by Nathan Gain and Christina Mackenzie
The months ahead are going to be busy for the STAT, starting with a crash programme for operation Sentinelle, the anti-terrorist mission deployed in France. “We are developing the first stage of a new communication and information system called Auxylium which uses 4G technology and smartphones,” General Beaudouin, director of the STAT, told parliamentarians during his hearing on 17 February.
“During the terrorist attacks, the telephone network became saturated (…) Next June, during the Euro 2016 [football competition], we will be able to equip our soldiers (…) with very high speed smartphones but within a bubble totally reserved for the military and thus not penetrable by the Orange or other networks,” he continued. In parallel, a new, light system to intercept, hear and scramble armed terrorist groups, “a capacity we notably developed in Mali,” will be put into service.
2016 will, above all, be the “Scorpion year”. This major programme will start a new phase with the final definition of the Jaguar and Griffon armoured vehicles thereby enabling industrialisation to begin. The STAT also plans to launch the “light Scorpion”, a 4×4 lightweight, tactical and multipurpose 12-tonne vehicle to accompany the Jaguar, the Griffon and the Leclerc main battle tank.
The special operations command (COS) will receive the 25 first heavyweight special forces vehicles, known by their French acronym PLFS (poids lourds des forces spéciales), “a crash programme that is an absolute priority,” the General remarked. The STAT is also planning on introducing the Fardier, a small air-droppable vehicle “designed to transport ‘impedimenta’,” (bulky equipment necessary for combat).
In other fields, a new brigade and regiment level command post training simulator, Soult, will be put into service, while the Army’s rocket/missile sector will benefit from the evaluation campaigns of MBDA’s MMP (medium-range missile) and the new generation rocket.
Air-combat will also make major gains in 2016 with the introduction of day-time 4,000m parachute jumps and assault landings from the A400M. In order to guarantee one-sixth of the parachute units’ annual operational training jumps the Swedish C130H and the Austrian C130K will be qualified. The Gazelle helicopters used by the COS will be equipped with a Gatling machine-gun (7.62mm mounted on an articulated arm and fired by a commando at the back) which will help counter the obsolescence of this helicopter whilst awaiting delivery of the first joint lightweight helicopters from 2028.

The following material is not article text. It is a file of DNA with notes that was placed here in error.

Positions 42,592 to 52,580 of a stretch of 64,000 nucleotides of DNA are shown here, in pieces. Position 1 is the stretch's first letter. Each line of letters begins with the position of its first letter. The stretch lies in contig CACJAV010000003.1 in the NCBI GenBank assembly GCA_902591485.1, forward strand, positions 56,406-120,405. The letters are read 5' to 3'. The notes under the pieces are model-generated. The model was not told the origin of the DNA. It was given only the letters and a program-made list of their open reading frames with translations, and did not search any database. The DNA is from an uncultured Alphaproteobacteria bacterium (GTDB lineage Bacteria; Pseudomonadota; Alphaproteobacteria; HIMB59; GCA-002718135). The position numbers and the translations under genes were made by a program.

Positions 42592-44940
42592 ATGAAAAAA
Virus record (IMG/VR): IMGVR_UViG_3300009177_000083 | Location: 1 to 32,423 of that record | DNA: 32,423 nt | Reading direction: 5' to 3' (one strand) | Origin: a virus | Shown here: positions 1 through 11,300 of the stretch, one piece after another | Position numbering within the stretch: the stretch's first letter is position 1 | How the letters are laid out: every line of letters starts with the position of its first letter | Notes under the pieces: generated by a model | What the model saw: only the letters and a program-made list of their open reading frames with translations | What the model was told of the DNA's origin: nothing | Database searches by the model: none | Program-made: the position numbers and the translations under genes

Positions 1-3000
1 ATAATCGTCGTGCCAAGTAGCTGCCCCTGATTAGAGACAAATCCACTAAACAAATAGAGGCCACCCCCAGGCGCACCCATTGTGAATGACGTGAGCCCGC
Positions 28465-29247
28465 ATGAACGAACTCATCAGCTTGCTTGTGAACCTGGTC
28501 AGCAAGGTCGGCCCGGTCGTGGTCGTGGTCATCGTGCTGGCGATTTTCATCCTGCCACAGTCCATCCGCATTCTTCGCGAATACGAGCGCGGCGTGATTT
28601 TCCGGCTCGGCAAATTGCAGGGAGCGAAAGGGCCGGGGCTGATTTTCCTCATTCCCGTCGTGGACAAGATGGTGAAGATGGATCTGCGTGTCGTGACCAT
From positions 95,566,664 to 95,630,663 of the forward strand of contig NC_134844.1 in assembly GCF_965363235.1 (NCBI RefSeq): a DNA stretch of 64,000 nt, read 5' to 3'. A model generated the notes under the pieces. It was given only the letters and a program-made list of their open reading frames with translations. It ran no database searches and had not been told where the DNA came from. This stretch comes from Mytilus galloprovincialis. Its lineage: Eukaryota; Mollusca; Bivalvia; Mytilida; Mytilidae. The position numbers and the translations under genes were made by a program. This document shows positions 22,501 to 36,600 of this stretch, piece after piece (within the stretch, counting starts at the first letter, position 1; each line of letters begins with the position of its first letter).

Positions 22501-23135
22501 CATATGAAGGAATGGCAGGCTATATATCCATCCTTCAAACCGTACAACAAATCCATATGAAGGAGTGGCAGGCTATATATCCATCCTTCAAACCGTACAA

Later in the year the STAT will turn its attention to the armed forces’ future automatic pistol: “we’ll finally be able to stop using the MAC50 automatic pistol made by the Manufacture d’armes de Châtellerault,” Beaudouin remarked, relieved. Amongst other files on his desk: the first level of robotisation for disembarked combat; the successor to the high mobility vehicle deployed in Guyana to protect the Kourou space station; the joint (with the DGA) plan for testing and evaluating the Patroller RPAS (remotely piloted air system) and the minidrone which will replace the DRAC (drone de reconnaissance au contact).
The director of the STAT did not hesitate, however, to also share some of his main concerns with the parliamentarians. These include: infantry firepower ranging from the automatic pistol to the 2,500m medium-range missile; the new Contact radios; the SICS information system which will replace today’s system; the medium-range missile and other weapons which will need to be integrated onto the Jaguars and the Griffons as well as the Barage scramblers; the delivery of simulators which will enable far more realistic training. And, “not the least of my worries,” according to Beaudouin: “accompanying the rise in use of a new federation of information and communication systems which will, thanks to breakthrough technology, replace the whole chain of command as it stands today, from the division to the section. A transition of this scale has never yet been undertaken.”